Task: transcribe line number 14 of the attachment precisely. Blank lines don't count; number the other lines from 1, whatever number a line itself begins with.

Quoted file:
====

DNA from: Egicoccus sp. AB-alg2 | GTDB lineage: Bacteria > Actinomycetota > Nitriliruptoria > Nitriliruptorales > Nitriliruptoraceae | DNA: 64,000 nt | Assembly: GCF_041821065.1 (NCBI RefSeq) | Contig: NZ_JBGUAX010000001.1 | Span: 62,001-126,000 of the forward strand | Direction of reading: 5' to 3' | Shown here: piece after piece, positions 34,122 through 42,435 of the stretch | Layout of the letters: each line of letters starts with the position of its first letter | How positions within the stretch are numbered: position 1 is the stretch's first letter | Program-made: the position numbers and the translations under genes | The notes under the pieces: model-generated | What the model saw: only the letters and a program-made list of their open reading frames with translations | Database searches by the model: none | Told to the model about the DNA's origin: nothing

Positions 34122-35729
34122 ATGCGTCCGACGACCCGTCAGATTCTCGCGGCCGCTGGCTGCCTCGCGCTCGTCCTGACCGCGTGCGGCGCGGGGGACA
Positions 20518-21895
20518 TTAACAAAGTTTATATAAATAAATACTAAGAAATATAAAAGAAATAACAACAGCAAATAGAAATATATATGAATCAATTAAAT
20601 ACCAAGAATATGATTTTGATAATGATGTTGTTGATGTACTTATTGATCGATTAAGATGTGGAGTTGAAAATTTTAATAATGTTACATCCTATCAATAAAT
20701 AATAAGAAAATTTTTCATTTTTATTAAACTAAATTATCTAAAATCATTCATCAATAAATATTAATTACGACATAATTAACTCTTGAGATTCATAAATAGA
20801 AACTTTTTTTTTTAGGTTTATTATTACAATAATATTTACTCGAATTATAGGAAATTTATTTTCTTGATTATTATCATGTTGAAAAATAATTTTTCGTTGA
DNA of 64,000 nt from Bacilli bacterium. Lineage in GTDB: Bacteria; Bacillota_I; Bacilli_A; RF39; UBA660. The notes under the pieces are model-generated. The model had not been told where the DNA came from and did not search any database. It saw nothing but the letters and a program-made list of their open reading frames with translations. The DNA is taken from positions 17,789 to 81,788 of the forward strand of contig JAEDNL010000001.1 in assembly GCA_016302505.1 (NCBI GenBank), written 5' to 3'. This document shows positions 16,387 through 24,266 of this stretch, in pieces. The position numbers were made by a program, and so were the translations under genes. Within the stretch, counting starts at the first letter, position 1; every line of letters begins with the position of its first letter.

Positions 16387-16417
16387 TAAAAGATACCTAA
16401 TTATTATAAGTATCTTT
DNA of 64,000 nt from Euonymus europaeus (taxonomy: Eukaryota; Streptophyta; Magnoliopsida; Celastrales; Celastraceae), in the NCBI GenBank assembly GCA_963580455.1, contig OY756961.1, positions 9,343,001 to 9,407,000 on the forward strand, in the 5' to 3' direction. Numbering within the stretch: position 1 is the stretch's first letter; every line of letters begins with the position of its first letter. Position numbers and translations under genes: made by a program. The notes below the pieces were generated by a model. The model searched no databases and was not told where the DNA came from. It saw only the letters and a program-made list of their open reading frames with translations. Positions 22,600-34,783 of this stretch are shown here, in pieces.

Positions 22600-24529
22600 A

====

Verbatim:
Positions 22600-24529